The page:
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How Do You Define a Smartphone?

written by: Karishma Sundaram•edited by: Simon Hill•updated: 5/26/2010

Although practically all mobile phones nowadays are smartphones that wasn't always the case. As it is, there are a number of distinctions between simple phones and smartphones. This article looks at the evolution and the definition of a smartphone.

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    History of Mobile Phones

    Smartphone The evolution of mobile phones has been quite dramatic, leading to innovations that would have seemed practically impossible a few decades ago. The first truly mobile phone was carried around in a briefcase because it was so large. Phones slowly became smaller, but it was a while before they became smarter.

    While the mobile revolution was taking place, the computer revolution was also gaining momentum. Portable computing also became a reality with PDAs, or personal digital assistants. These devices had operating systems and were able to do computing tasks like their bigger counterparts. There was no connection involved in these devices.

    The first smartphone was conceived of as a combination between a mobile phone and a PDA, thereby harnessing their capabilities in one device. The frontrunners were Microsoft PocketPC Phones and Treos made by Palm, and thereafter mobile phones have never looked back.

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    Features of a Smartphone

    There are a few characteristics that define a smartphone in the traditional sense, although they are essentially PDAs with connectivity.

    Firstly, smartphones have elaborate operating systems installed on the device. This feature was handed down from the PDA, as mobile phones merely had the minimum software to run the hardware. There was no possibility of processing other applications. Although this is a type of operating system, it had nowhere near the capabilities of a computing device. Additionally, all smartphones have a number of applications for various productivity, entertainment and media tasks.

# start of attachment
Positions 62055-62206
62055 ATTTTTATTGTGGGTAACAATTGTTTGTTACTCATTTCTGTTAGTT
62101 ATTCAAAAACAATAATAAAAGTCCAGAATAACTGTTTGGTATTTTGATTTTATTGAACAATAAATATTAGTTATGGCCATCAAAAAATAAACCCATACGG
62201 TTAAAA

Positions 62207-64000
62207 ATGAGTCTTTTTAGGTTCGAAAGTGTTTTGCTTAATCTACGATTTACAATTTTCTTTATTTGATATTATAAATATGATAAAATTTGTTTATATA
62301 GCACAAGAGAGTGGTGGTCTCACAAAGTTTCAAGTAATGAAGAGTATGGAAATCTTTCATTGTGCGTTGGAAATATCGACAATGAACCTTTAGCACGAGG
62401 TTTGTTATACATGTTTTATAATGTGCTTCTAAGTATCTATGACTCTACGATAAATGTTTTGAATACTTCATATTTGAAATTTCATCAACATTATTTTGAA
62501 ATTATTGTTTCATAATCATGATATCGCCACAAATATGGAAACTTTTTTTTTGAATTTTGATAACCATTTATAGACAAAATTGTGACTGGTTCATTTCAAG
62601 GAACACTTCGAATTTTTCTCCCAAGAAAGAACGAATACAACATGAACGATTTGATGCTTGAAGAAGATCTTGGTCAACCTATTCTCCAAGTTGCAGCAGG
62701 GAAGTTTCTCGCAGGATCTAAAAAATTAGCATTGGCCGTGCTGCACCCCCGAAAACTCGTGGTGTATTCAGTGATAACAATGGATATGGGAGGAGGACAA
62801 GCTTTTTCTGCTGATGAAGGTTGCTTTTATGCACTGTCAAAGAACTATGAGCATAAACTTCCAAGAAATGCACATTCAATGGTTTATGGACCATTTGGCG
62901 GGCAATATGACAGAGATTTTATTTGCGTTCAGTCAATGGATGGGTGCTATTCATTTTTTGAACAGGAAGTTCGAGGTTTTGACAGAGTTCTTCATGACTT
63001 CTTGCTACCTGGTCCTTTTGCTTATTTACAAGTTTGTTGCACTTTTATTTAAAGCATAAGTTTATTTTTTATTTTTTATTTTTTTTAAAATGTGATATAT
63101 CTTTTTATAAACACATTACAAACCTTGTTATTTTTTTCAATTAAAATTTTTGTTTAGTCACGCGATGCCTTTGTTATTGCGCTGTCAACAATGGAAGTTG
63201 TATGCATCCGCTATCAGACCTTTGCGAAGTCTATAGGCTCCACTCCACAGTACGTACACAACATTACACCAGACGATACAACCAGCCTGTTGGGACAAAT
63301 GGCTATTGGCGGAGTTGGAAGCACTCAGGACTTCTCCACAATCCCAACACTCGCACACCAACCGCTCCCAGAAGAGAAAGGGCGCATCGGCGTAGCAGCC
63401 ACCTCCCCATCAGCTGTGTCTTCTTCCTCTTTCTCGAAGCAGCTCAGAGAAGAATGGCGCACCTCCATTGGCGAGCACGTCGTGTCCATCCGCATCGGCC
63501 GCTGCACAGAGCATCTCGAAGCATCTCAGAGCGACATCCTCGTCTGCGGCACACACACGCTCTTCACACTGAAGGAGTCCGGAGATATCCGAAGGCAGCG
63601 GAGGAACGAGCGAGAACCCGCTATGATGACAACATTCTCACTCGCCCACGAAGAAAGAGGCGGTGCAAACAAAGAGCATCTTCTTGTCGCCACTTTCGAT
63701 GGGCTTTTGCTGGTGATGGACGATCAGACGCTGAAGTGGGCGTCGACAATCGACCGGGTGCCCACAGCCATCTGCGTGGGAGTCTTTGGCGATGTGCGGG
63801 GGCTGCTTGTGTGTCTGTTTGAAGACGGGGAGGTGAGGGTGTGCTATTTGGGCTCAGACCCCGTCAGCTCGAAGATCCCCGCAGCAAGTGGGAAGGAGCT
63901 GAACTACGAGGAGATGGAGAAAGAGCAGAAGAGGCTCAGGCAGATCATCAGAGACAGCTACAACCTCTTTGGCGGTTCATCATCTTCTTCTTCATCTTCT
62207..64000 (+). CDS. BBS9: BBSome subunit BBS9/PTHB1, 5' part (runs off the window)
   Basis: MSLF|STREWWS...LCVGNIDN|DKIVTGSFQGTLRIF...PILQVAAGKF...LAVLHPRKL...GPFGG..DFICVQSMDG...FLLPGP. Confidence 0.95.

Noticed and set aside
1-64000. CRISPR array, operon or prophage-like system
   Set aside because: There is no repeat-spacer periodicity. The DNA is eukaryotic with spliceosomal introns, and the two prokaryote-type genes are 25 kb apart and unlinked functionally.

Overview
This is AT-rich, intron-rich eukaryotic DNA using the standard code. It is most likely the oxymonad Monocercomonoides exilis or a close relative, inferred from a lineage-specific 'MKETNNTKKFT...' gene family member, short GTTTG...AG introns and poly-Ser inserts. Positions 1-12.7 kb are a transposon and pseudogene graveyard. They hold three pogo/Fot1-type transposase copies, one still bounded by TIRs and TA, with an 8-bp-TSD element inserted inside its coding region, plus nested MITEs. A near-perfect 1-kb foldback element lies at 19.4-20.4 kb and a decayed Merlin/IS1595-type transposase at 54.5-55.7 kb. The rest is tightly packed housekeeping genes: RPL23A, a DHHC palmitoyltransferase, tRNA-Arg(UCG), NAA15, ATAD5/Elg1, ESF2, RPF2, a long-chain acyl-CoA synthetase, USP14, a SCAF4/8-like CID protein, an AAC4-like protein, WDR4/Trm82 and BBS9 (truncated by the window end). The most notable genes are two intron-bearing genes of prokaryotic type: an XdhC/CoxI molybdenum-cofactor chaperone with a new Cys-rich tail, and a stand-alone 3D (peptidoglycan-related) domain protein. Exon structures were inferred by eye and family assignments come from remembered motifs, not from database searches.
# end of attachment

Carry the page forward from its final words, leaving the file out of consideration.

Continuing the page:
Secondly, there is always some sort of web access available on smartphones. Mobiles have always had voice connectivity for obvious reasons, but data connectivity was only possible with the software to harness it properly – which came from the PDA.

    Thirdly, a smartphone is intended to enhance or replace, in dire circumstances, a fully fledged computer. That means, it has features that facilitate productivity – like document and presentation viewers; or media players – like music players and FM receivers.

    Lastly, there is always a phone component. This point may seem very obvious, but the main difference between a PDA and a smartphone is the former’s ability to make and receive calls, and send text messages – that is, connectivity.

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    The Future of Smartphones

    As the genesis of smartphones took place, the emphasis was on reducing size for convenience and combining productivity and connectivity. The next step in the evolutionary process is smartbooks.

    Smartbooks are devices that fall somewhere in the area between netbooks and smartphones. These devices are intended to offer the best of both worlds, much like their immediate predecessors. Smartphones are kept on at all times whereas netbooks are ordinarily turned off when not in use; and on the other hand, smartphones are quite small and currently do not possess the range of features of a computer.

    There is certainly room for more innovation, however the area between each subsequent device is shrinking rapidly, as the distinctions become blurred.